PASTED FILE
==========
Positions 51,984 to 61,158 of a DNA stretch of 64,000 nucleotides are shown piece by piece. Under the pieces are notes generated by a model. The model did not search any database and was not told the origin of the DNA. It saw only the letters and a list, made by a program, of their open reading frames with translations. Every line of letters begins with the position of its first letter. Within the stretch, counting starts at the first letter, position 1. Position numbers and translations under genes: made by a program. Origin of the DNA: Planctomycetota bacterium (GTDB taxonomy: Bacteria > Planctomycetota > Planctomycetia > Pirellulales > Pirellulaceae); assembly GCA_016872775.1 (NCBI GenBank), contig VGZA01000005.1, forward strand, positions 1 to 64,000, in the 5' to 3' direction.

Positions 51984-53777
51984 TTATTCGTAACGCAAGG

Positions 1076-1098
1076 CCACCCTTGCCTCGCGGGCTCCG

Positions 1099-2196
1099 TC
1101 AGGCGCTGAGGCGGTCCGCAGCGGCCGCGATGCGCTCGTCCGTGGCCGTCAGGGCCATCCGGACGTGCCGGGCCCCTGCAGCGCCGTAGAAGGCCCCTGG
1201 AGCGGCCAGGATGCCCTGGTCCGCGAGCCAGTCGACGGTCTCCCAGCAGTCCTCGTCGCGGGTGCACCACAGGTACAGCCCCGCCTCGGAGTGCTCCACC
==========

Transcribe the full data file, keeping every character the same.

Positions 51,984 to 61,158 of a DNA stretch of 64,000 nucleotides are shown piece by piece. Under the pieces are notes generated by a model. The model did not search any database and was not told the origin of the DNA. It saw only the letters and a list, made by a program, of their open reading frames with translations. Every line of letters begins with the position of its first letter. Within the stretch, counting starts at the first letter, position 1. Position numbers and translations under genes: made by a program. Origin of the DNA: Planctomycetota bacterium (GTDB taxonomy: Bacteria > Planctomycetota > Planctomycetia > Pirellulales > Pirellulaceae); assembly GCA_016872775.1 (NCBI GenBank), contig VGZA01000005.1, forward strand, positions 1 to 64,000, in the 5' to 3' direction.

Positions 51984-53777
51984 TTATTCGTAACGCAAGG

Positions 1076-1098
1076 CCACCCTTGCCTCGCGGGCTCCG

Positions 1099-2196
1099 TC
1101 AGGCGCTGAGGCGGTCCGCAGCGGCCGCGATGCGCTCGTCCGTGGCCGTCAGGGCCATCCGGACGTGCCGGGCCCCTGCAGCGCCGTAGAAGGCCCCTGG
1201 AGCGGCCAGGATGCCCTGGTCCGCGAGCCAGTCGACGGTCTCCCAGCAGTCCTCGTCGCGGGTGCACCACAGGTACAGCCCCGCCTCGGAGTGCTCCACC